The problem I’m having with the health care reform debate is that too many people are behaving as if it was 1993; and too many people are making a political football out of an essential service that gives Americans the best shot at the right to life, liberty and the pursuit of happiness. The request to slow down the process is a dodge to give the health care reform opponents time to sharpen their knives. Perhaps in their minds there are no risks involved in picking apart a cadaver.

The unspoken word at the center of this debate is “profit.” But to be fair to the debate, here’s the Patients’ Choice Act introduced by Republican Senators Tom Coburn (R-OK) and Richard Burr (R-NC), and Reprentative Paul Ryan (R-WI) in May. It states in 15 pages goals, purpose, philosophy, and even mentions “markets.” The PCA even suggests bringing in “models used by the financial services industry….like an ATM card” to access insurance and medical history records from an “independent” source.

The health care industry has taken a cue from Wall Street and like the Street these profit-driven communities are difficult for government to tame with so many interests at stake, private and political. There’s a lot of cash passing hands. Even I’ve gotten a hot stock tip or two based on the introduction of new meds. Or is this about the rising debt? I get confused in this debate.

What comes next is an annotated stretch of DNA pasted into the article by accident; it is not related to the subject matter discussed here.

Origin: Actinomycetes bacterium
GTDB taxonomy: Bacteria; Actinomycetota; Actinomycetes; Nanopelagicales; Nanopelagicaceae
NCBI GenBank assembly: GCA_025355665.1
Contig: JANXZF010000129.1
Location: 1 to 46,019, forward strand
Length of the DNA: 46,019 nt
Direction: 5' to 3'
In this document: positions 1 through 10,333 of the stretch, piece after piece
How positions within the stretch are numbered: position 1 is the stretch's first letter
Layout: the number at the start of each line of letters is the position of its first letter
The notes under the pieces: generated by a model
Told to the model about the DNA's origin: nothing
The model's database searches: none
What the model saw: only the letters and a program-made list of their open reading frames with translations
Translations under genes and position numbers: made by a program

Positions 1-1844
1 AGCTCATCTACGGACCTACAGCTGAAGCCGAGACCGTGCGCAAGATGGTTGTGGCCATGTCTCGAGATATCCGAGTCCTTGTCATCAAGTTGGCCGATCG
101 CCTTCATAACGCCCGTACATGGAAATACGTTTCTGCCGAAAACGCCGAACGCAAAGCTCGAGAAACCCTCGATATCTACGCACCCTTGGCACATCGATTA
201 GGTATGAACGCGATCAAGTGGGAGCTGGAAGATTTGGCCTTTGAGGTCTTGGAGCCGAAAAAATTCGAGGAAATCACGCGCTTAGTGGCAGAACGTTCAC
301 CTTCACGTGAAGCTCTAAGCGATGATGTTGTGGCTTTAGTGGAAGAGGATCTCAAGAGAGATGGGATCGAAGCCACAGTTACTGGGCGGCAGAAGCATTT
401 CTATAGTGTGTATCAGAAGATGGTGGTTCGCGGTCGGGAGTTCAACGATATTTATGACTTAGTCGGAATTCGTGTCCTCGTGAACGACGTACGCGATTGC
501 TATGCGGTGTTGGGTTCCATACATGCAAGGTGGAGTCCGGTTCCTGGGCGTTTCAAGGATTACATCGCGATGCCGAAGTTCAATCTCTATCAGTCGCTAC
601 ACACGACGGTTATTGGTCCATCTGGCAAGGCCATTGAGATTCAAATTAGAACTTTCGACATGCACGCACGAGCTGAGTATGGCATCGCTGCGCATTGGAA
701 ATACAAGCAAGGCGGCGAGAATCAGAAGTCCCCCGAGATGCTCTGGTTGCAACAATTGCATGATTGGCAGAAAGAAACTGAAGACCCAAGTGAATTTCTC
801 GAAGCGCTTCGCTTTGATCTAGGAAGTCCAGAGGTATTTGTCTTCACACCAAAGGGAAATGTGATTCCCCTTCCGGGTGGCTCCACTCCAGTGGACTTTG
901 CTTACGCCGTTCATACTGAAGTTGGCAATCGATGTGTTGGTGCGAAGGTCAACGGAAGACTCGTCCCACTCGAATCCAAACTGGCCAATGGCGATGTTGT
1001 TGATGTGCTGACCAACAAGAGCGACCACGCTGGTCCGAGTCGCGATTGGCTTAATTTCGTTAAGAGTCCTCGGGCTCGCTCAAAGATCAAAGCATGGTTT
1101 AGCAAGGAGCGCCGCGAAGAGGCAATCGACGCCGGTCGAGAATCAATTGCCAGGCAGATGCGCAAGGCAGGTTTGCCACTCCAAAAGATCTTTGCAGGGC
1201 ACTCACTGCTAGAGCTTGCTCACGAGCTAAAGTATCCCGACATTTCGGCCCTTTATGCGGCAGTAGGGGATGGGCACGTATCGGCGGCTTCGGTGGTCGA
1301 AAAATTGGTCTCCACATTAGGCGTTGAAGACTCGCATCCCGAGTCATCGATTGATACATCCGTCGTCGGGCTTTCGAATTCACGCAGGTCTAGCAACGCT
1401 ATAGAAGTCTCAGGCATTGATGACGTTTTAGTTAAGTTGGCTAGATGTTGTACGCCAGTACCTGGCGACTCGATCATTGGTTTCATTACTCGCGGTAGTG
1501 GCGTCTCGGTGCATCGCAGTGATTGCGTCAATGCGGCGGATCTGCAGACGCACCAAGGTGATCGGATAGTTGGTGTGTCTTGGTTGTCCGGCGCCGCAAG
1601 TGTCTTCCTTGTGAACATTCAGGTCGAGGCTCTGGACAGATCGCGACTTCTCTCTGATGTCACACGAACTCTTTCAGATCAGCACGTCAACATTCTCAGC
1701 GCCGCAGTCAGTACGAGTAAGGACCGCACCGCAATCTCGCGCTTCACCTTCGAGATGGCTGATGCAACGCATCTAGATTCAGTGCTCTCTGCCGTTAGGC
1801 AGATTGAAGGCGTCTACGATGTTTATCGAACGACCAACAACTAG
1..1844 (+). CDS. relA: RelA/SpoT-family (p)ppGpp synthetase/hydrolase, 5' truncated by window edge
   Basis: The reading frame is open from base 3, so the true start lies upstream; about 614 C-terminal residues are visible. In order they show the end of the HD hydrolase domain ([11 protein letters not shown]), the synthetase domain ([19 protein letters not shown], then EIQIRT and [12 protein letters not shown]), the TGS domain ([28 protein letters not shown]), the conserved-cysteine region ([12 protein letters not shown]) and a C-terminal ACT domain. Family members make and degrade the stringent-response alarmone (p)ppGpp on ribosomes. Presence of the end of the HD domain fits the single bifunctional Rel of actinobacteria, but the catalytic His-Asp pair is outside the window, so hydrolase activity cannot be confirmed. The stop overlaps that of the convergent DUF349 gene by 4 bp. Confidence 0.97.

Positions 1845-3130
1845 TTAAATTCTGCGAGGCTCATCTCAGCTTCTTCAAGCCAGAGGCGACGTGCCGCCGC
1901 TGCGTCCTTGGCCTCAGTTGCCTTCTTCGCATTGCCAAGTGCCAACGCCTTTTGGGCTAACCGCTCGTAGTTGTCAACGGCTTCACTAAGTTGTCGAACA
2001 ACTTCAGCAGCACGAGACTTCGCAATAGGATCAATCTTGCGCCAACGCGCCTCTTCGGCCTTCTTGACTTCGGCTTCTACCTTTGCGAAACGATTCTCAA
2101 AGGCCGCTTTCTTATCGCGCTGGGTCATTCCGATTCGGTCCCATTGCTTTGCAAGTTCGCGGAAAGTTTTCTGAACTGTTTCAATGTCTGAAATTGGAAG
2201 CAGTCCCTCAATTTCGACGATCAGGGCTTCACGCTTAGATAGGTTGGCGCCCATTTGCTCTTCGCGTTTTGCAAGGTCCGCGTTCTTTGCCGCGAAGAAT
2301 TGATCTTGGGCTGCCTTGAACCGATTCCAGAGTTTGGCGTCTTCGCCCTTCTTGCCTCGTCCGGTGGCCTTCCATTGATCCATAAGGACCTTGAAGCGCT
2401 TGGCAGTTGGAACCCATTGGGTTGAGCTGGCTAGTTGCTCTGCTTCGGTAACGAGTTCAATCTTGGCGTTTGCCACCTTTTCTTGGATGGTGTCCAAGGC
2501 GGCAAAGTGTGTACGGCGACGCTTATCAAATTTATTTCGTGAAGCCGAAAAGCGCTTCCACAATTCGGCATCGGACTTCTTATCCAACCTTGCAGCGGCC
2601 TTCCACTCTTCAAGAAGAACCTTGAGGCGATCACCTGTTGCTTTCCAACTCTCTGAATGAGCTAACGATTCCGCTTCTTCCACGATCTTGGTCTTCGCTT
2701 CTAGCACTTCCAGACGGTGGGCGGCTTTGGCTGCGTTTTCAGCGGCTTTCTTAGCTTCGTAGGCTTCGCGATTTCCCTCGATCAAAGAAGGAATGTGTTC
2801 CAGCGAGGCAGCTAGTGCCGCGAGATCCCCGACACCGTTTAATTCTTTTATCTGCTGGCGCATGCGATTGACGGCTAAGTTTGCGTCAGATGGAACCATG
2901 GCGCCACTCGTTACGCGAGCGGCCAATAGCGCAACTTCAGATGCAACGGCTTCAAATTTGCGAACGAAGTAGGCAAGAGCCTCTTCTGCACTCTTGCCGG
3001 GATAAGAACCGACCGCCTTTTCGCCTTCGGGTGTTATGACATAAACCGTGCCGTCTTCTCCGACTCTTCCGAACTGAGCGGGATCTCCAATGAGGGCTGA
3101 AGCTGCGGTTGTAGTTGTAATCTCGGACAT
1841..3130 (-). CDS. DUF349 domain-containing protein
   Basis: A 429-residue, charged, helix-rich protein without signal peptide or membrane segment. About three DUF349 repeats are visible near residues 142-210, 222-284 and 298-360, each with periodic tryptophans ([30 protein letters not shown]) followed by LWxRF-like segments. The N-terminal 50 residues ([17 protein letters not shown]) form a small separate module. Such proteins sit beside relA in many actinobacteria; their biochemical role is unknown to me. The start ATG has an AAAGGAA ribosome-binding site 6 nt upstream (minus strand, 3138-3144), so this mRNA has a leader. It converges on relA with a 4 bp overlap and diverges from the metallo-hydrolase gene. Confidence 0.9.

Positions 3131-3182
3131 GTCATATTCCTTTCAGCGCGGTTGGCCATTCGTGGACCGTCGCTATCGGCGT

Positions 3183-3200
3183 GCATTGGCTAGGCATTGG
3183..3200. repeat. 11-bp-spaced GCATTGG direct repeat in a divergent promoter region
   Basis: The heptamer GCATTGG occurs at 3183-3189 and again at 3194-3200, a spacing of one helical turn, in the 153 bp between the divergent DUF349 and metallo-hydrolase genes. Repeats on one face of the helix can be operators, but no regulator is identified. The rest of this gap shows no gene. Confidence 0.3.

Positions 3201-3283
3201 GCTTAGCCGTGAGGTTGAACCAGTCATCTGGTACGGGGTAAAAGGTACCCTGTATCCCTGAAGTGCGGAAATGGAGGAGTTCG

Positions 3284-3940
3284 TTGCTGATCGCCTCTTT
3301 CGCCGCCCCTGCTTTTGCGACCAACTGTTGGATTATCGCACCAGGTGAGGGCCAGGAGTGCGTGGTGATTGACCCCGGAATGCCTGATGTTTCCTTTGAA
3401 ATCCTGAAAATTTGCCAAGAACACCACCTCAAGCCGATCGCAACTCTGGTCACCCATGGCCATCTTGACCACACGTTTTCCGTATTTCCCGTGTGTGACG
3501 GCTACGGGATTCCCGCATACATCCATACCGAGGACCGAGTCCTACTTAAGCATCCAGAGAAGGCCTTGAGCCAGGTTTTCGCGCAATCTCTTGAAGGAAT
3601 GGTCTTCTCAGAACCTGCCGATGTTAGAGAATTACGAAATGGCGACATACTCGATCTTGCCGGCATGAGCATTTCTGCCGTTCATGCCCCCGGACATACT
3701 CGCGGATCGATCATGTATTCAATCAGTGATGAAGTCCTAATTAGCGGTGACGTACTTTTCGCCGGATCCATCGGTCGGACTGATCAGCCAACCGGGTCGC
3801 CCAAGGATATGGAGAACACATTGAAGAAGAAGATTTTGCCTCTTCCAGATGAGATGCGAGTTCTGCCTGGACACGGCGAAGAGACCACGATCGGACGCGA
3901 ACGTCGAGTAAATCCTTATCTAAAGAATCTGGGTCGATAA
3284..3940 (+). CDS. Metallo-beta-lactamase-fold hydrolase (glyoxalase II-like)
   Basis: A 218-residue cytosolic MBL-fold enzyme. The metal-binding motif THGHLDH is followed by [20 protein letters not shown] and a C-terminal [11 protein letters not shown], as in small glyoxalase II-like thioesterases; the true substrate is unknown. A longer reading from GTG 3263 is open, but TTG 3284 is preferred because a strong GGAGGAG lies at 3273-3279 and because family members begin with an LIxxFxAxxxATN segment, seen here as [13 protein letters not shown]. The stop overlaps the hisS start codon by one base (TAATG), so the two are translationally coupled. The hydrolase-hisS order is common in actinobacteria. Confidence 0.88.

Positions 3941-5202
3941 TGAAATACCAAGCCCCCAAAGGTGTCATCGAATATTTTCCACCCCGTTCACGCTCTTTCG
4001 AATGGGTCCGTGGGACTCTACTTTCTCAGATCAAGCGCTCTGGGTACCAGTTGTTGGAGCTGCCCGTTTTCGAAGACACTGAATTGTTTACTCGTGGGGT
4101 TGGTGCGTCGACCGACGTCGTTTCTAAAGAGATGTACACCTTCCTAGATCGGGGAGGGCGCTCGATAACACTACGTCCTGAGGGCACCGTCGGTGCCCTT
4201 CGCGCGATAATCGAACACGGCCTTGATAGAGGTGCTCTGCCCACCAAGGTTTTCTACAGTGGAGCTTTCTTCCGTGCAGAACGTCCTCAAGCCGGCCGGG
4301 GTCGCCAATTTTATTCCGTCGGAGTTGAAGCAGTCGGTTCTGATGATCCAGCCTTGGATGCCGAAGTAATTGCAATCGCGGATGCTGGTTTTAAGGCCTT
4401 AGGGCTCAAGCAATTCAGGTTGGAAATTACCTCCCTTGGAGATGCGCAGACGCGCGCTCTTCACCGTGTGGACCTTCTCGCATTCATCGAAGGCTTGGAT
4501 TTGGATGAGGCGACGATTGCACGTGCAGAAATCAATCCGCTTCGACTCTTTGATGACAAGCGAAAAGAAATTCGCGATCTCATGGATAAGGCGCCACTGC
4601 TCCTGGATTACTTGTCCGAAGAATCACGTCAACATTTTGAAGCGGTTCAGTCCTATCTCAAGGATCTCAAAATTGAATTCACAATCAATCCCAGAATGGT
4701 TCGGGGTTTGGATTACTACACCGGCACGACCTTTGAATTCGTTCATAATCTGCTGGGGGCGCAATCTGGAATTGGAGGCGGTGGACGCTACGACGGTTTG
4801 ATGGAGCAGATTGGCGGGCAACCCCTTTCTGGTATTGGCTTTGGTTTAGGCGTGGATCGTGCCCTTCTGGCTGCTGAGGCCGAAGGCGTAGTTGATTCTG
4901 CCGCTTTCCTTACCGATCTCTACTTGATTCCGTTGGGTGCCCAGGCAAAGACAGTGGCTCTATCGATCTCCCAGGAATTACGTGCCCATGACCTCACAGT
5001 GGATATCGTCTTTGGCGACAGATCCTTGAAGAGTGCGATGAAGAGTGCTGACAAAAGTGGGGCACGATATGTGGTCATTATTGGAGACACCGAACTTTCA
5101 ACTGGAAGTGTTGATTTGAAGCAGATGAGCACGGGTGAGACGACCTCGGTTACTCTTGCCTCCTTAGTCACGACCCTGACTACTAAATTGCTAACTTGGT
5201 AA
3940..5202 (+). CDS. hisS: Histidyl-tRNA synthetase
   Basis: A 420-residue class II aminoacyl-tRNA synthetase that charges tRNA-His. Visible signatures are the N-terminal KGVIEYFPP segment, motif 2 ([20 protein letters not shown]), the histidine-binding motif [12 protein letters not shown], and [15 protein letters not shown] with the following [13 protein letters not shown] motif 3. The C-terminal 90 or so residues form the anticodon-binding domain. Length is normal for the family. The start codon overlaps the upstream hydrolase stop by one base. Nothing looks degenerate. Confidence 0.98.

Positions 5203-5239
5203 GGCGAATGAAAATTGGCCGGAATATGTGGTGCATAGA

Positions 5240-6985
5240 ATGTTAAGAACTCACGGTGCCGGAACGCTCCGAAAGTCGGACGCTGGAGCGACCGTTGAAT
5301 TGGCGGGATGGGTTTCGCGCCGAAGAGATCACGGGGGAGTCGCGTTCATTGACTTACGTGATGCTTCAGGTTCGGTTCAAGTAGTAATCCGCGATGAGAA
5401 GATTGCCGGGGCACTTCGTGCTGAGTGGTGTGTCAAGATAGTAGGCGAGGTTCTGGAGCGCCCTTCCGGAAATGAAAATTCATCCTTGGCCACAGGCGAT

As someone pointed out $1 trillion dollars is only half of what was spent on not finding the weapons of mass destruction in Iraq.

“No” is not going to go down very well with the public this time. The stakes are waaaay too high and the negligence by lawmakers has gone on for too long.

Nobel laureate, economist and NY Times columnist Paul Krugman doesn’t want this one to go down without some accountability attached to it:
If the Gang of Six really does kill reform, remember their names; they will bear the responsibility for vast, unnecessary suffering over the years to come.

And they are Democratic Senators Ben Nelson (NE), Mary Landrieu (LA) and Ron Wyden (OR), Independent Joe Lieberman (CT), and Republican Sens. Olympia Snowe and Susan Collins of ME.

Update: Nate Silver of has posted another health care reform proposal from Senator Ron Wynden (D-OR) — The Healthy Americans Act or HAA. [Hawaiians may read someting life affirming in the acronymn.] The 2-page document has goals, philsophy and responsibilities spelled out. And according to Nate, HAA has bipartisan support. Even Nate’s a fan.